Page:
Overview 1. Corporate Objective and goals 2. beer industry overview 3. Problems 4. 5 forces 5. SWOT anlaysis 6. Value chain analysis 7. Solutions
Heineken Overview one of the world’s leading brands >130 years. Number 2 imported beer in U.S. Number 1 in Europe global network of distributors and 115 breweries in more than 65 countries Premier brands – Heineken, Amstel Light
Organization goals and objectives Aims for sustainable growth as a broad market leader and segment leadership Expand and optimize product portfolio embraced innovation as a key component of their strategy in the areas of production, marketing, communication and packaging. Goal is to grow the business in a sustainable and consistent manner, while constantly improving profitability
Priority to reach goal1. to accelerate sustainable top-line growth.2. to accelerate efficiency and cost reduction.3. to speed up implementation: we commit to faster decision making and execution. 4. to focus on those markets where we believe we can win.
Beer Industry Overview 37% of U.S. adults are beer drinkers Beer is the most widely purchased alcohol beverage Beer industry is projected to grow steadily
Competition Basically it’s “eat or be eaten” Every company is just trying to strengthen their global position any way possible Biggest rivals include InBev and Grupo Modelo
Mergers and Acquisitions South African PLC combined with Miller InterBrew and AmBev merged in 2004, and now acquired Anheuser-Busch Coors acquired Molson Anheuser-Busch in partnerships with Grupo Modelo and Tsingtao
Business Strategy of the Industry Grow externally to strengthen the position of the company in developed markets as well as maximizing potential for profit in high-growth markets Basically do whatever is necessary to get your company represented around the world Heineken was the pioneer of this strategy, becoming the first brewer to cut deals to distribute worldwide
Industry Outlook Bigger brewers acquiring smaller brewers all over the world “The era of global brands is coming.” – Alan Clark, SABMiller Market for premium beer will expand 84% by 2012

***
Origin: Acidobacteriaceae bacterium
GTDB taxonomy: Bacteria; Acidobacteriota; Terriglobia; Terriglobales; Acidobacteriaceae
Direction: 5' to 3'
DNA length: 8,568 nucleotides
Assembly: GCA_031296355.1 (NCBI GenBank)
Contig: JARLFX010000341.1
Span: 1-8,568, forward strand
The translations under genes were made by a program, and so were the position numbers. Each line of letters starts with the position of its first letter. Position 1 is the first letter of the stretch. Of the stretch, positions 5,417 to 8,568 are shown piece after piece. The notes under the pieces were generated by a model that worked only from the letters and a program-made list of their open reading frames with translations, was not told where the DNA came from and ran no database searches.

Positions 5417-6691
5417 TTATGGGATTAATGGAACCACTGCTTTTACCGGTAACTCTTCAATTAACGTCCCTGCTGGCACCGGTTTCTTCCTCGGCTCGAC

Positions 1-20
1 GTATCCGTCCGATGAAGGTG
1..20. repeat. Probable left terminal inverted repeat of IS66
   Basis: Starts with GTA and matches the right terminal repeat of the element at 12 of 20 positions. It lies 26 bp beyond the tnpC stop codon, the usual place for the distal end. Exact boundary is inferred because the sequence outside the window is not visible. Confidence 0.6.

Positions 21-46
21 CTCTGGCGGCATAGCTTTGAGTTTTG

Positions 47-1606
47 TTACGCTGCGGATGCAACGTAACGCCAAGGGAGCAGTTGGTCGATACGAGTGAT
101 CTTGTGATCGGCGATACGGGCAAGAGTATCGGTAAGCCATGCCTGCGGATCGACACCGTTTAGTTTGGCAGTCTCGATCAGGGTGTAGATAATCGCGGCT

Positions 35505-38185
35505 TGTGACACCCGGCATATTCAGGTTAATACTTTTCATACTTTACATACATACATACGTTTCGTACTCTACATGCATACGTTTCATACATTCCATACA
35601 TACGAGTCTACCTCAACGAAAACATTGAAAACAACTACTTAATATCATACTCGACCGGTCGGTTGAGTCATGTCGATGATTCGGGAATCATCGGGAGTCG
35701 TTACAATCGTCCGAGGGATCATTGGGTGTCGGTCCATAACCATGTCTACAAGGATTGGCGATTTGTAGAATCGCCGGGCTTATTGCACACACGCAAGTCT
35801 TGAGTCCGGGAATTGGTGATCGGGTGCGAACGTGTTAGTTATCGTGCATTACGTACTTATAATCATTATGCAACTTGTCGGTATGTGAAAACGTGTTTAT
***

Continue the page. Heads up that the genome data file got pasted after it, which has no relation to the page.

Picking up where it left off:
Value Chain Analysis(Primary Activities) Operations Outbound Marketing and Inbound logistics logistics sales Service Heineken was Heineken is limited to grabbing Heineken has Heineken is the 5th Heineken has distributed smaller brewers brewers most recognized recently ventured globally, stored in but in 2003, it throughout the brand of beer in out in the ﬁelds of warehouses acquired BBAG for world so that it can the world. By nonalcoholic malts strategically placed $2.1billion dollars ship its ﬁnished acquiring smaller and fruit ﬂavored throughout to making it the products to local brewers in the drinks as an minimize shipping biggest beer maker areas to minimize world they spread avenue into other costs to stores. in sever countries shipping costs. their label even customer areas. across Eastern more. Europe.
Value Chain Analysis(Secondary Activities) • Heineken was the leading premium brand of beer for decades. Was the best selling imported beer in the US until Corona took over. So, at the same time Heineken pushed on General other brands that would reduce is reliance on it core brand. Introducing Amstel Light,Administration which has become the leading imported light beer in the US. • Heineken created management positions that be responsible for five different operating regions and nine different functional areas. The new stricture encouraged more riskHuman Resource taking and boosted the level of energy within the firm. Management: • Heineken uses their technology to keep detailed documents of shipping, in their Technology warehouses to make beer more efficiently and for shipping purposes. Development: